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IMF Looks at Data Challenges of Better Supervision of the Global Markets

In a similar vein to the rest of the global regulatory community, the International Monetary Fund (IMF) is examining how it can better monitor the financial markets and the data concerns related to that challenge. In a paper published earlier this week, the IMF indicates how it plans to map the interconnectedness of financial institutions across borders, including filling the gaps in financial sector data and collaborating with key entities involved in financial stability work.

The challenges the IMF will face in this endeavour are likely to be similar to those facing regulators in enacting living wills reforms and the monitoring of systemic risk. It notes in its report that in order to adequately carry out its market surveillance function in the current environment, the IMF needs to improve its previously siloed methods of operation and move from a bilateral to a multilateral focus in terms of data monitoring. This is all representative of the more joined up approach to risk that is permeating the post-crisis financial market: holistic risk assessment, taking into account intra and inter-risk impacts.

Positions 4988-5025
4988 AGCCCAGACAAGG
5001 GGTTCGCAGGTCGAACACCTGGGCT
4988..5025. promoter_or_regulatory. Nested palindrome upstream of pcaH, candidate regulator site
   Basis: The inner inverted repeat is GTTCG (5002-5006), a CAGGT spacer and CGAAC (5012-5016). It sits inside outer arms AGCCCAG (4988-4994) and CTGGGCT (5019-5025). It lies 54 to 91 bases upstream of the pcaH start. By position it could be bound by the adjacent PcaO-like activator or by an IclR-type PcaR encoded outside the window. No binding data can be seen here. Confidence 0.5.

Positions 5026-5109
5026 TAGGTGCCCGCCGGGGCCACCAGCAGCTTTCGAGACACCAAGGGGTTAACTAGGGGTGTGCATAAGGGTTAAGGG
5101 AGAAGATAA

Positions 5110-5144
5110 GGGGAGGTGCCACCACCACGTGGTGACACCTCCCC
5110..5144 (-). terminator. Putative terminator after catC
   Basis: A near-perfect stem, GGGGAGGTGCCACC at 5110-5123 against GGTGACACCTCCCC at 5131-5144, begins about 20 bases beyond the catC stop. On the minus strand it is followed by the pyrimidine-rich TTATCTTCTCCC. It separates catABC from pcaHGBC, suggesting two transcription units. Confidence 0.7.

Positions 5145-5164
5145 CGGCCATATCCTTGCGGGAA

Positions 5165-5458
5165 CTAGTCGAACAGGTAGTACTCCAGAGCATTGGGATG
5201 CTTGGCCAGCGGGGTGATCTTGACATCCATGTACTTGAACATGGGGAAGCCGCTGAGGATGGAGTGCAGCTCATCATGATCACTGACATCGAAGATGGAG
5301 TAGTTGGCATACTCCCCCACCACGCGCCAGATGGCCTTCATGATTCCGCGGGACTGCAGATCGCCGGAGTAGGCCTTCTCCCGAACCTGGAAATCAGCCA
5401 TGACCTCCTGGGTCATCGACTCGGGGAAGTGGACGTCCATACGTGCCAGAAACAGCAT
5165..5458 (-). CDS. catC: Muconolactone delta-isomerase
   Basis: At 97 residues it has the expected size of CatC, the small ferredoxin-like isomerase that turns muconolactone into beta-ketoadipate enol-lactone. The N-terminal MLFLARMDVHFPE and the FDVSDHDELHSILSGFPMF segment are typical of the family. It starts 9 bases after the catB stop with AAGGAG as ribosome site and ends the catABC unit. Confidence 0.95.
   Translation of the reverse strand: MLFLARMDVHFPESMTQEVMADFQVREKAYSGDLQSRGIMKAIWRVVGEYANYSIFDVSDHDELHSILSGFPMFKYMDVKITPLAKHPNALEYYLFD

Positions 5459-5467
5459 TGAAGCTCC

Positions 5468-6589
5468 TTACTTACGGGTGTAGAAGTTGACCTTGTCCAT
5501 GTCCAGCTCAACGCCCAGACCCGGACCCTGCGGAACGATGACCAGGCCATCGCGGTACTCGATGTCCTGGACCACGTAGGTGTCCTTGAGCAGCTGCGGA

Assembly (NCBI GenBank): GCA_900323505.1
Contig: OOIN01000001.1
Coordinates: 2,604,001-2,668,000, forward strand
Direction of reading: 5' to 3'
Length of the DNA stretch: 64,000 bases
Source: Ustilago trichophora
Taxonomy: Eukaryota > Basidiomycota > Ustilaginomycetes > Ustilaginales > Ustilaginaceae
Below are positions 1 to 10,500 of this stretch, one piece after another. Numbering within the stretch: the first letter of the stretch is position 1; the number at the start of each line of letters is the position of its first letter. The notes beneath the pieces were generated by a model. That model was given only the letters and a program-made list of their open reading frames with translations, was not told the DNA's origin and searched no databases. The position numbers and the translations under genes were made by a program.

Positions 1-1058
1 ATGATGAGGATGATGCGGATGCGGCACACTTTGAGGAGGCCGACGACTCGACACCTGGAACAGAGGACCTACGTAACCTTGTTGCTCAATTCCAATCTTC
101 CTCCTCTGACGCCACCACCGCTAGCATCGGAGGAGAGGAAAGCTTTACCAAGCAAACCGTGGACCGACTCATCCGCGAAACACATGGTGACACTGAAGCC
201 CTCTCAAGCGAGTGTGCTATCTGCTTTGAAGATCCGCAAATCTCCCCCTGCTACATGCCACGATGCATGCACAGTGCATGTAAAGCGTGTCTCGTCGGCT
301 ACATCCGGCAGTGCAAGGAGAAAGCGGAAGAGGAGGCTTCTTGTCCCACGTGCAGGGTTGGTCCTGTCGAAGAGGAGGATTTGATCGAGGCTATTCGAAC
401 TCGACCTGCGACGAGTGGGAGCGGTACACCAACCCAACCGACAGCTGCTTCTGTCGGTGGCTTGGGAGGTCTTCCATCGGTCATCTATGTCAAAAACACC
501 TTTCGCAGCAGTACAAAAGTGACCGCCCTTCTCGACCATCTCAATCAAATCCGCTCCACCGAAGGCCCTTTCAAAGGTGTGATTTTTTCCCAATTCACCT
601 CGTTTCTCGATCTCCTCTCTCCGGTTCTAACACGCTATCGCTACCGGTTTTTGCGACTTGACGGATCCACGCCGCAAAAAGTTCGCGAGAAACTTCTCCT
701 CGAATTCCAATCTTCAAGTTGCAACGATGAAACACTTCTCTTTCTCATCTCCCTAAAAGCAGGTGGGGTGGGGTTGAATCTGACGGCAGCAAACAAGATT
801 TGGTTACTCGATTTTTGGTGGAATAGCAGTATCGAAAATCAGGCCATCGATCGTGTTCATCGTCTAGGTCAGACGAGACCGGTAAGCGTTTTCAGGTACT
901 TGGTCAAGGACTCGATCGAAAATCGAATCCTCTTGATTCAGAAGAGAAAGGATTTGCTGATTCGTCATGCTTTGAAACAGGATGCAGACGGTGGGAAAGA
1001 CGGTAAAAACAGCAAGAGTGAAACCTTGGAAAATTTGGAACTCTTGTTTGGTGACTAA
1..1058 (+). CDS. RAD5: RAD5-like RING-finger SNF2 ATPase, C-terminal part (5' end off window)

“While bilateral surveillance would assess individual countries, thematic issues, and specific private sectors/institutions (financial sector) important for individual country stability, multilateral surveillance would deal with regions, networks of financial interconnectedness, and private sectors/institutions important for global stability,” states the IMF report.

A large part of its financial sector surveillance work will involve the filling of data gaps, it says: “The fund will need access to the necessary data, both aggregate data on the operation of the networks and on key institutions. The Interagency Group on Economic and Financial Statistics (established at end-2008, the Fund chairs this group) represents a promising start to improve data availability for global network analysis.”

To this end, the IMF will also work with the Financial Stability Board (FSB), which was established last year in order to globally track systemic risk. These regulatory bodies are thus tasked with taking the current mishmash of data produced by the financial services industry with regards to instruments and entities and structuring it in such a way that it makes sense in order to be able to track risk across the market.

As with the projects going on internally within financial institutions to adopt a more enterprise-wide approach to risk assessment, the IMF will need to tie up its risk assessment systems, but on a significantly larger scale. The Interagency Group on Economic and Financial Statistics will be tasked with tackling the data challenge and no doubt will have a job on its hands in mapping all the relevant sets of non-standardised entity and instrument identifiers across the financial markets.

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